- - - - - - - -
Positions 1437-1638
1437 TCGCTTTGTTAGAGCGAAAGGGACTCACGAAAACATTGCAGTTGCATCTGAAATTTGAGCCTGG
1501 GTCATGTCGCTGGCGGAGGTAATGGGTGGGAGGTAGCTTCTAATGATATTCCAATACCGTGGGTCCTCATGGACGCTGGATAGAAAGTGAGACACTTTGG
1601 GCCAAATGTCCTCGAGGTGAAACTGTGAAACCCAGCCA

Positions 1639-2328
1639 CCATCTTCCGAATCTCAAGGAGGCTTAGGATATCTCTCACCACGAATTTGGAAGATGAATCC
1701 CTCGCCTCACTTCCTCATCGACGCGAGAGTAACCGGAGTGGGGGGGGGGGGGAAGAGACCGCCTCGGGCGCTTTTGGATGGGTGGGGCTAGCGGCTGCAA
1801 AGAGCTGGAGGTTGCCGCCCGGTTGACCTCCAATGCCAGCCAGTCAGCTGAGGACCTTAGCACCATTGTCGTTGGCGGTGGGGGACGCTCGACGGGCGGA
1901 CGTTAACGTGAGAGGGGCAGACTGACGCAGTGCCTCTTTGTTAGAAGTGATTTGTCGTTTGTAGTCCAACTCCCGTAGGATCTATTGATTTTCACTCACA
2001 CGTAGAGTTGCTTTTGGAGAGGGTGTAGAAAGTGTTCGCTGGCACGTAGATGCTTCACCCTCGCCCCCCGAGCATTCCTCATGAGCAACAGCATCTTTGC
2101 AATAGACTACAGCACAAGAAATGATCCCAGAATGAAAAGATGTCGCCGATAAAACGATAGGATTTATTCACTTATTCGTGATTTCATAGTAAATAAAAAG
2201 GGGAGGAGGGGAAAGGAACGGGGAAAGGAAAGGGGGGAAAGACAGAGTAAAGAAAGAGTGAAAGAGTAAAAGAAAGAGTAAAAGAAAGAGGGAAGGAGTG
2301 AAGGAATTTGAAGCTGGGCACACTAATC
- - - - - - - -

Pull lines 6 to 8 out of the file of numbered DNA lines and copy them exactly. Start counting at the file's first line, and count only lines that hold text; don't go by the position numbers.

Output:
1639 CCATCTTCCGAATCTCAAGGAGGCTTAGGATATCTCTCACCACGAATTTGGAAGATGAATCC
1701 CTCGCCTCACTTCCTCATCGACGCGAGAGTAACCGGAGTGGGGGGGGGGGGGAAGAGACCGCCTCGGGCGCTTTTGGATGGGTGGGGCTAGCGGCTGCAA
1801 AGAGCTGGAGGTTGCCGCCCGGTTGACCTCCAATGCCAGCCAGTCAGCTGAGGACCTTAGCACCATTGTCGTTGGCGGTGGGGGACGCTCGACGGGCGGA